Boris Johnson finds his party loyalists aren’t as loyal as Trump’s

Mr. Johnson wants to engineer a similar takeover of the Conservatives, purifying the party of Winston Churchill and Margaret Thatcher so that it can repel challenges from the hard-core pro-Brexit movement, which now has its own competing party. If he clings to power, a more radicalized Tory party could yet emerge.

But Mr. Johnson offers little to supporters beyond a promise to leave the European Union next month. His other policies — tax cuts, more money for the police, tighter immigration rules — are standard-issue Conservative fare. Several of his rivals for the party leadership this spring ran on substantively similar platforms.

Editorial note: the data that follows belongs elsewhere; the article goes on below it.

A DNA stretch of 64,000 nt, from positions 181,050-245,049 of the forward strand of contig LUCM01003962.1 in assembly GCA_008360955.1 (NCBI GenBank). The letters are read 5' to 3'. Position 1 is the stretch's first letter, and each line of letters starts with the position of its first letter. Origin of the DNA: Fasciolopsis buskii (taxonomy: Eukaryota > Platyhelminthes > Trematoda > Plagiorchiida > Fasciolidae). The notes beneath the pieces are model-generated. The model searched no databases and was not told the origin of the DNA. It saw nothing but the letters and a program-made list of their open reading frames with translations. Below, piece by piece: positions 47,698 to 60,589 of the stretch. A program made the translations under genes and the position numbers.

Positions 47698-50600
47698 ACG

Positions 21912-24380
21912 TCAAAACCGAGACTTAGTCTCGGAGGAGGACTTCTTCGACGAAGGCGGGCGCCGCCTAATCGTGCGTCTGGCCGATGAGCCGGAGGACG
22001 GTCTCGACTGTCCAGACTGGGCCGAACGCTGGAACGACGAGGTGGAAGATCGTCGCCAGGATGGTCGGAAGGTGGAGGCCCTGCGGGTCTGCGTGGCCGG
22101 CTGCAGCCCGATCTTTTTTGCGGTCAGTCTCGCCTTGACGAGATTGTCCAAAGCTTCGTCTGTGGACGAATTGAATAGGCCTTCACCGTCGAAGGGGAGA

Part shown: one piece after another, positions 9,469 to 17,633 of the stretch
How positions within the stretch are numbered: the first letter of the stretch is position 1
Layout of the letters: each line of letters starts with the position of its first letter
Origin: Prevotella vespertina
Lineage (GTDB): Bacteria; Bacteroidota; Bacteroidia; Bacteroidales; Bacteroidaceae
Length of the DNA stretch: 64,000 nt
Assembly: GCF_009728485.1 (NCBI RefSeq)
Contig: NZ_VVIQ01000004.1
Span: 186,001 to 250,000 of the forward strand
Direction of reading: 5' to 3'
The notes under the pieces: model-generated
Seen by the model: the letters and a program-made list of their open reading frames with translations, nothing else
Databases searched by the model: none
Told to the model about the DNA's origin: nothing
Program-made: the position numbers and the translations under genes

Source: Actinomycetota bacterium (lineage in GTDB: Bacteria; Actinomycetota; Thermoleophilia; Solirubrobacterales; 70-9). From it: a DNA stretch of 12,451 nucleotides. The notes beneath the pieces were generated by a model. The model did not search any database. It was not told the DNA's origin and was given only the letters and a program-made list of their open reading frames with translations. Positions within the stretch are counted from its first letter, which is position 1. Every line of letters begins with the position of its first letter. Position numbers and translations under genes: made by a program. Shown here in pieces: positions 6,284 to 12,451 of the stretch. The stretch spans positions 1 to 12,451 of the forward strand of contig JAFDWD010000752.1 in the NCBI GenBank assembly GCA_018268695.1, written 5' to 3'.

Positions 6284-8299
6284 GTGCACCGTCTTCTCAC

“There’s not much of a quid pro quo there,” said Tim Bale, a professor of politics at Queen Mary University of London.

In fact, Mr. Bale noted, a few of the rebels — notably Philip Hammond, who advocated a policy of austerity as chancellor of the Exchequer in the previous Conservative government — were put off by Mr. Johnson’s profligate spending plans.